The Independent Voice of Southern Methodist University Since 1915

The Daily Campus

The Daily Campus

The Independent Voice of Southern Methodist University Since 1915

The Daily Campus

The Independent Voice of Southern Methodist University Since 1915

The Daily Campus

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Texas’ Votolato slows down

“Please, slow it down,” croons Rocky Votolato on the first track of his fourth studio release, “Makers.” Slowing it down is exactly what Votolato has done as he returns to his musical roots and creates a simpler, more inspired record. Originally from Texas, Votolato’s early influences were appropriately country and classic 60’s rock. The sparse recordings of “Makers,” which generally feature the backing of an additional acoustic guitar or harmonica, testify to these roots.

Twenty-eight year old Votolato, the father of two, has sought to simplify the new record and keep out anything unnecessary. Votolato has succeeded in creating an authentic sounding record that doesn’t fall victim to sounding too overproduced. This is ironic, considering that this record took over a year and a half to record compared to the less than two weeks that marked the recording sessions of Votolato’s previous efforts.

Votolato’s commitment to making this record everything he could, seems to have paid off. “White Daisy Passing,” the opening track of the album, recently appeared on an episode of ‘The O.C.’ causing the song to be downloaded thousands of times in just one day. While it doesn’t look like Votolato’s stardom will reach Death Cab for Cutie heights any time soon, it is apparent his recent song appearance on ‘The O.C.’ has given him even more followers.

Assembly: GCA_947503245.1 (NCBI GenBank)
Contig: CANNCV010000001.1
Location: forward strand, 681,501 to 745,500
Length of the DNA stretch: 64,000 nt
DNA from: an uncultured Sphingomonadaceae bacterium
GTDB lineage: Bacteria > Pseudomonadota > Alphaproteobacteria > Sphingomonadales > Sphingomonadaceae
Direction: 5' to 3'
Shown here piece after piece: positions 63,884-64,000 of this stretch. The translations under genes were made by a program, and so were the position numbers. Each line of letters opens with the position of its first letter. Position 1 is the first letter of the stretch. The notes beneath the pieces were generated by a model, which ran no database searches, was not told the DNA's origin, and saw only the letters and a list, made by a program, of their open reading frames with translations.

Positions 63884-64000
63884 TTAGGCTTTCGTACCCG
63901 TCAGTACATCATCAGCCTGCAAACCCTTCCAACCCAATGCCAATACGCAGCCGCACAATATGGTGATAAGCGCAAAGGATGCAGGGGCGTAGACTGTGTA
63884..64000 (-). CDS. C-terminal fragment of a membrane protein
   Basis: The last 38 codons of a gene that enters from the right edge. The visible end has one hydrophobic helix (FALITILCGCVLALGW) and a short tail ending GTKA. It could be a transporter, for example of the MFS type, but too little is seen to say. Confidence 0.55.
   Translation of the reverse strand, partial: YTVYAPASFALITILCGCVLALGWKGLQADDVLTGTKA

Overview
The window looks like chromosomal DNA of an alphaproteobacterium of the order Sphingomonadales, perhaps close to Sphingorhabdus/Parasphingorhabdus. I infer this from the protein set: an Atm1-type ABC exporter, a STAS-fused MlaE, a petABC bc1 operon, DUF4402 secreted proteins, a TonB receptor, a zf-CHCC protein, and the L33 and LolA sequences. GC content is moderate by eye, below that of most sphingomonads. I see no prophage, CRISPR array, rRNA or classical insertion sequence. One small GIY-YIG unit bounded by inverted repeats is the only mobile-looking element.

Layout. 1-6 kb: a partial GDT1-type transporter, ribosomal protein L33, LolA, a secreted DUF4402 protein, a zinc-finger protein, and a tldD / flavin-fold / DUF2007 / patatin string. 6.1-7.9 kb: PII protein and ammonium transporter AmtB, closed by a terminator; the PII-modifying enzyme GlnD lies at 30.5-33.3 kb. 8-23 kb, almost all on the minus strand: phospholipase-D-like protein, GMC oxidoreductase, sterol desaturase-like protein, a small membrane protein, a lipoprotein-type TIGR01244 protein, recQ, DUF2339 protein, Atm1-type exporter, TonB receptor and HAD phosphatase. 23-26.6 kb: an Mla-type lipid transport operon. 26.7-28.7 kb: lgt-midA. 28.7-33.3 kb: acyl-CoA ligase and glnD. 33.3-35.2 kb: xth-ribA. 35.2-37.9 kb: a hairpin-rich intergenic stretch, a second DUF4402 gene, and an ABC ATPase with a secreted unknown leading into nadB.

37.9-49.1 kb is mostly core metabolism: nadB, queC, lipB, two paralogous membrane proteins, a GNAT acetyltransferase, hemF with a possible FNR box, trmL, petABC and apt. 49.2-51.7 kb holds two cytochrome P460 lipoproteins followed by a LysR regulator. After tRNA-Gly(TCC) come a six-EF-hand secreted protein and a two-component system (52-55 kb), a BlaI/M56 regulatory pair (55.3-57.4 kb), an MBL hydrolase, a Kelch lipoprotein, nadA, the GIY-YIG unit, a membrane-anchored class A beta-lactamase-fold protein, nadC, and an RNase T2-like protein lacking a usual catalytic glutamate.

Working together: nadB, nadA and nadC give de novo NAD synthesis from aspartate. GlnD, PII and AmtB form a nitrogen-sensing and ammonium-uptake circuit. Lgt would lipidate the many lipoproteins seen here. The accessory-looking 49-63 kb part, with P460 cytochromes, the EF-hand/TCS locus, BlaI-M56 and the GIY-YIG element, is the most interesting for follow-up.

While initially all sounding similar, on closer inspection each track is crafted with difference that manifests itself on repeated listens. “The Night’s Disguise,” is one of the best tracks, adding additional maracas and sounding overall a lot fuller than many of the other tracks on the album. The vocal harmonization on “Uppers Aren’t Necessary,” along with its late harmonica and fast pace draws the listener in, while the opening track “White Daisy Passing” features a sparse instrumentation, which highlights the great lyrics. Many of the songs carry across smoothly and steadily like a freight train, not too fast, but nevertheless carrying a lot of weight.

Votolato’s lyrics attempt to walk the line between autobiographical and fictional, so as to try and create something which really resonates with the listener. Formerly of emo band Waxwing, his lyrics have always been emotional. While the lyrics do occasionally border on being a bit too much, Votolato is mostly successful in creating emotional lyrics that don’t abandon themselves to an all-out confessional, nor regurgitating saccharine idioms. Generally his lyrics are clever, and they do a large part in creating the better songs of the album.

“Makers” is an album which takes some time to get into. While not as immediately appealing as his previous works, the result of spending a lot of time with this album is well worth it. There is enough depth to the lyrics and creativity to the arrangements to merit at least a few listens which makes this record better than most. While there are no shortage of heart-on-their-sleeve folk singer-songwriters, Rocky Votolato is at least a cut above the rest.

 

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